• Have teens read that day’s lesson ahead of time
  • Read it together in class
  • Read it yourself, week by week, and then teach it. Teens can read it later as homework.

At the end of the year, give each student some personal feedback

Don’t just give them a final grade, but also give each student a positive comment about a strength you saw in them over the year. This can have a big impact in the teen’s life.

Be sure to check out 7SistersHomeschool’s Authoritative Guide to Homeschool Co-ops. That post has SO much free information. While you are at it, check out these Homeschool Highschool Podcast episodes about co-ops:

Hey, also, don’t forget that there are other awesome podcasts here at the Ultimate Homeschool Podcast Network. One of the most helpful is Homeschooling with Technology. You will be amazed at how much rich information and how many resources you will find there. PLUS there are TONS of episodes about Homeschool Co-ops at Homeschool CPA podcast.

Join Vicki for a discussion on teaching homeschool co-op classes for teens.

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How To Be More Diligent This Year

Hey homeschoolers! I have been praying dailly about becoming more diligent for years. But only recently did I realize that I was going about increasing my diligence in the wrong way. That’s what this episode of The Homeschool Sanity Show is all about.

Before we dive in, I would like to thank my sponsor for this episode.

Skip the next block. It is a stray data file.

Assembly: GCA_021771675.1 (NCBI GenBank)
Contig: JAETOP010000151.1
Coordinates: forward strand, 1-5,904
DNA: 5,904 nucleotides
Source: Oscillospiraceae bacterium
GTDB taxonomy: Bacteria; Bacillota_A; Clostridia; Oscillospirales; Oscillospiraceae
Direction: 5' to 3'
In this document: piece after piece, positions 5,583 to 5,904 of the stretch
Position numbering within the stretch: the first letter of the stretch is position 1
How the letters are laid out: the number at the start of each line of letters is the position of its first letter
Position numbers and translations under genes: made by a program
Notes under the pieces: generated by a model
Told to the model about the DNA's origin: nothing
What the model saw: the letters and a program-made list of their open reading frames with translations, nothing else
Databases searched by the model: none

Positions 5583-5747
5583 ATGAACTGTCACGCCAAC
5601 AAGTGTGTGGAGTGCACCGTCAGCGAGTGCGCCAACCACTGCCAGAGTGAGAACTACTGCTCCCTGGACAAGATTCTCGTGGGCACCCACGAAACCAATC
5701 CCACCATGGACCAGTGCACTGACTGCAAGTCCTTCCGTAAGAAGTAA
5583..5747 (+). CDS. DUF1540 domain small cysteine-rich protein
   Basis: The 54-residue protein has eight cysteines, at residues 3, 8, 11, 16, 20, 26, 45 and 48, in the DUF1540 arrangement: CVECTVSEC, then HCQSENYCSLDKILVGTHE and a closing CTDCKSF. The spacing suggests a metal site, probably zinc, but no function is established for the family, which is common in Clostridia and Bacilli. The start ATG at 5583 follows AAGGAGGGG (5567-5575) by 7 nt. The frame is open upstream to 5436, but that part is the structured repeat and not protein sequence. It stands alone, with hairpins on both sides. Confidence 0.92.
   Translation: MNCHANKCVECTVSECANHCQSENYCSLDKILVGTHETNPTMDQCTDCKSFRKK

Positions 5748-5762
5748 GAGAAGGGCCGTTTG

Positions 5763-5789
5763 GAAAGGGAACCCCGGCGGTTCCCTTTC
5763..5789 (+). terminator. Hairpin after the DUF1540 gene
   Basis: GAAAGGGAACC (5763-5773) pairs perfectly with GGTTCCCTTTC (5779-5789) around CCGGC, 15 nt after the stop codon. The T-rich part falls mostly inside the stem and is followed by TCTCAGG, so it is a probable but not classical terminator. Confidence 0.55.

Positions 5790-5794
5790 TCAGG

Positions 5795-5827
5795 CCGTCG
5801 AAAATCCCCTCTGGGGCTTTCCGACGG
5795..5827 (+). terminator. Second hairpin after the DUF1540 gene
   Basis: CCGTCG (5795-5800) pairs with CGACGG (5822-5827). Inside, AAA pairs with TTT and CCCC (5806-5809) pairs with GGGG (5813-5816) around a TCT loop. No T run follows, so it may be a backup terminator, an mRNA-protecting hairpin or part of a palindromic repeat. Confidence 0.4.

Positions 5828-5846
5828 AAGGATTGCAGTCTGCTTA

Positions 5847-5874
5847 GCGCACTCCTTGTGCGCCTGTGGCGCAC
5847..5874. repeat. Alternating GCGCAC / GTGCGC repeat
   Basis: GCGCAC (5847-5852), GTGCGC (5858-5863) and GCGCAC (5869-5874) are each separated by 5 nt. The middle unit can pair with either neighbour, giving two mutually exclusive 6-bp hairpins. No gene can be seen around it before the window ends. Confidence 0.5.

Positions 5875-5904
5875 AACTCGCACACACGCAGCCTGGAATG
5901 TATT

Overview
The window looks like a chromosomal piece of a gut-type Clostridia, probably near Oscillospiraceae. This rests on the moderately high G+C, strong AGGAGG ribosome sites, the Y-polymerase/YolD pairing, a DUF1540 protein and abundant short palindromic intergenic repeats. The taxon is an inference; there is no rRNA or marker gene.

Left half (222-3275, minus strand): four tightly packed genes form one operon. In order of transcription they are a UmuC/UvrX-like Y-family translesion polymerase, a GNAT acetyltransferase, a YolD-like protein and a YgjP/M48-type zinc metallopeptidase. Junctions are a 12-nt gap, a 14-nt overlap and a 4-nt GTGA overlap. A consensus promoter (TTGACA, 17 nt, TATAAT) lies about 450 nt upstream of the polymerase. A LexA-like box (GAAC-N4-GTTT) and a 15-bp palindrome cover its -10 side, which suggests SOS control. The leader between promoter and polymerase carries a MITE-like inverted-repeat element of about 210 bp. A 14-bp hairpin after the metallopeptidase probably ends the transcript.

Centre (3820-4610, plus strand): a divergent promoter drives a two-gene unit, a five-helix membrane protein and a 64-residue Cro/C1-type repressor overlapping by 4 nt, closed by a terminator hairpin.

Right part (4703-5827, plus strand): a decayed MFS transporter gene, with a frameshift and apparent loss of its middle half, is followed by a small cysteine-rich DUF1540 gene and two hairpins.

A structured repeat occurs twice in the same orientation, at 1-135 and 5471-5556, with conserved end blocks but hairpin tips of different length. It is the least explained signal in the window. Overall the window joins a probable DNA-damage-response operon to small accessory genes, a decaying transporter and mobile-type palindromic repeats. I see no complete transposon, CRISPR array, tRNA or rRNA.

The transition from high school to adult life is a major one. How can you make sure that your student is well prepared for the leap? By accessing the right resources! Voyage is an interactive, online program that walks high school students through key skills they need to transition into adulthood well. Whether they are trying to figure out a career, exploring a college path, or simply seeking to learn adult life skills, Voyage has the tools and lessons to help equip them for their journey. With five interactive modules covering personal development, career planning, college planning, financial responsibility, and everyday life skills, Voyage is designed for self-paced, independent learning, and it’s an affordable course at only $60 for all 5 modules!

Learn more about the course at thriveacademics.com/voyage-course.

Diligence Resources

Read the blog post

Proverbs 31 Woman podcast 1 & podcast 2

Brooke Castillos podcast

Mark Forster’s productivity forum

A Year of Living Productively

David Allen’s Getting Things Done

Couch to 5K Plan

Chalene Johnson’s workout videos

Rest vs. Laziness

The Organized Homeschool Life Planner

Thanks again to Voyage Course for sponsoring this episode. Have a diligent home school week!


Visit our sponsor:

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The lessons are taught the traditional way, not to a “test”.